Events

International Day of Women and Girls in Science 2021 – Seyi Adelusi

Today, the 11th of February is Women in Science Day. Therefore, I would like to shine a spotlight on Seyi Adelusi who is a DevOps Engineer who works in a Fintech Company in Nigeria. We shall read on how the journey has been and the challenges especially as a woman.

Storytelling is a powerful tool, and I believe that by reading her story, more young girls and women will embrace STEM and the stereotypical views associated with young girls showing interest. We hope that more parents, guardians and caregivers will encourage their girls who are interested in this field.

  1. Can we meet you?

My name is Oluwaseyi Ifedola Adelusi. A graduate of Electrical and Electronics Engineering from the Federal University of Technology, Akure, Ondo State, Nigeria. I work as a DevOps Engineer in a Fintech company in Nigeria. I love writing, travelling and reading books.

2) What was your university education like?

My University education was very interesting. In a class of over 120 students, we were less than 10 girls. Our lecture halls had limited capacities, so I always needed to hustle through the crowd in order to get a comfortable seat close to the front of the hall. As a girl, this was a difficult feat to undertake. It was a journey that has shaped me into being the woman that I am today: a woman who is willing to compete to get to the top in the corporate world. I am so excited about my future and grateful for my educational journey.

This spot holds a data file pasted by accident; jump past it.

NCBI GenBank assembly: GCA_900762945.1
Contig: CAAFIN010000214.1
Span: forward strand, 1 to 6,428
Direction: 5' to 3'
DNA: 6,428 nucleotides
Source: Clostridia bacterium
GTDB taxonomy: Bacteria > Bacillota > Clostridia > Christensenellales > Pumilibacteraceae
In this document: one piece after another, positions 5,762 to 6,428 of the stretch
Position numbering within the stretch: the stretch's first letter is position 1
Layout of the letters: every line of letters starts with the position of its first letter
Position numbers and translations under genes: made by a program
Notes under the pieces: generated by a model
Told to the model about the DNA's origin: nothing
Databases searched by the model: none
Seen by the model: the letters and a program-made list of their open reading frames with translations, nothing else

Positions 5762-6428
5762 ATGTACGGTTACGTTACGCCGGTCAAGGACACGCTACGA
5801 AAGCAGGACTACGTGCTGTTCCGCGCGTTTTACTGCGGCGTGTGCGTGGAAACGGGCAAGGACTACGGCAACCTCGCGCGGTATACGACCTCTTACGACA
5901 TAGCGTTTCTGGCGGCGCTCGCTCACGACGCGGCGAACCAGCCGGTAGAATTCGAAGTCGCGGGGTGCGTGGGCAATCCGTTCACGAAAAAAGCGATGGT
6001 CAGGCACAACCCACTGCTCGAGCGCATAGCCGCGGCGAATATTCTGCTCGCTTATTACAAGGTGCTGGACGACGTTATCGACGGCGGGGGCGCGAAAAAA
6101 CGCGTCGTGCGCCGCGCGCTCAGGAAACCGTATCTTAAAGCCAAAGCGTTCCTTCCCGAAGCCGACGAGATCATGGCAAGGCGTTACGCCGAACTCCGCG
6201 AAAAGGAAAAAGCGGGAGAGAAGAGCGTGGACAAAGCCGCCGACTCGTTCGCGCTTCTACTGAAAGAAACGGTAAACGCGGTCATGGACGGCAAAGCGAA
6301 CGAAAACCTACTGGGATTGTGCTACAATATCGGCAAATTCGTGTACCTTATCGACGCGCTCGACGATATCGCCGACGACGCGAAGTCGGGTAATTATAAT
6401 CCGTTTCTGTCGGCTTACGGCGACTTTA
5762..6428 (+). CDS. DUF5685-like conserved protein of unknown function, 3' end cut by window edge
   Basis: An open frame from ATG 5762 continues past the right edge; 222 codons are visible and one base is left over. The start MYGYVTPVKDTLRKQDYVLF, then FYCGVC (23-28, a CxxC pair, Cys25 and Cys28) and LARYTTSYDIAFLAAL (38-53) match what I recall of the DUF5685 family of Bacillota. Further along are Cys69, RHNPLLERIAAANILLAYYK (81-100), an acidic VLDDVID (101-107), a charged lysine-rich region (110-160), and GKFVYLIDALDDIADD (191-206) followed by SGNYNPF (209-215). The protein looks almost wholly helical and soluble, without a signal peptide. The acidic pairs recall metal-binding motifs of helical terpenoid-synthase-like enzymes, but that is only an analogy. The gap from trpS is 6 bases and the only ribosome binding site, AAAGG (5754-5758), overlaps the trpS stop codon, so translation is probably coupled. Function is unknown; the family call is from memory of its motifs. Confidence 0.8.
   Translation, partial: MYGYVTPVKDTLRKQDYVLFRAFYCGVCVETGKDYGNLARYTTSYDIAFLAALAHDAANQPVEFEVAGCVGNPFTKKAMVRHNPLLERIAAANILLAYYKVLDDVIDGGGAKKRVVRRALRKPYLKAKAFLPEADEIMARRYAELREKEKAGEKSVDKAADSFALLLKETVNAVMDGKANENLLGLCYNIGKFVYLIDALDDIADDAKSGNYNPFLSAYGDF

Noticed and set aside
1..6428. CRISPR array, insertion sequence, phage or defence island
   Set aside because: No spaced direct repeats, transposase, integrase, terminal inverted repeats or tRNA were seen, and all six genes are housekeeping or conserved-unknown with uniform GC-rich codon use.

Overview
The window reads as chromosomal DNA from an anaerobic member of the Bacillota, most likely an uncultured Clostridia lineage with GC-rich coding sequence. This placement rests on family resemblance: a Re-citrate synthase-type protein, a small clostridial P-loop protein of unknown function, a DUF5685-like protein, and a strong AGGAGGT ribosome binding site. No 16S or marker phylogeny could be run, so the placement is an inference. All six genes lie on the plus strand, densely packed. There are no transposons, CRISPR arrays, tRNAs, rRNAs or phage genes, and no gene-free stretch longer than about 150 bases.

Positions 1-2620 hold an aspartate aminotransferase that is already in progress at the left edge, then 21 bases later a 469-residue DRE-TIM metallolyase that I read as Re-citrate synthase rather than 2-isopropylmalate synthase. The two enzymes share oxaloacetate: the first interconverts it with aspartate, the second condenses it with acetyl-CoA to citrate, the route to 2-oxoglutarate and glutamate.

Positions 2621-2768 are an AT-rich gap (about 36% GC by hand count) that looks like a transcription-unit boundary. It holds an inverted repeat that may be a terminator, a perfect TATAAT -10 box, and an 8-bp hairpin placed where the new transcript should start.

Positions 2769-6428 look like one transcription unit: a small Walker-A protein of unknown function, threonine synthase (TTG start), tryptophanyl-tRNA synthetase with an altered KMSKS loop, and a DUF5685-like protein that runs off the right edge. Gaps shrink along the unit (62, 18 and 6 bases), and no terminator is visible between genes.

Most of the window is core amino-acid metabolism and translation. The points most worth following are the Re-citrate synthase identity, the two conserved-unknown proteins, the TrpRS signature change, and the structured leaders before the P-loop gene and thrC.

3) How has the journey in a STEM Career been like?

I was inspired to pursue a career in STEM when I during my physics and mathematics classes in high school. The ability to understand and define the world both conceptually and quantitatively attracted me to STEM. I wanted to apply mathematical tools to solving problems, and I was drawn to the inherent creativity involved in engineering. I ended up studying engineering at the university as a result.

My career so far has been rewarding. I started as Operations Engineer and Database Administrator in one of the leading banks in Nigeria. After roughly 3 years with the bank, I recently pivoted to the fintech world where I currently serve as the DevOps and Integration lead of a fast-growing payments company.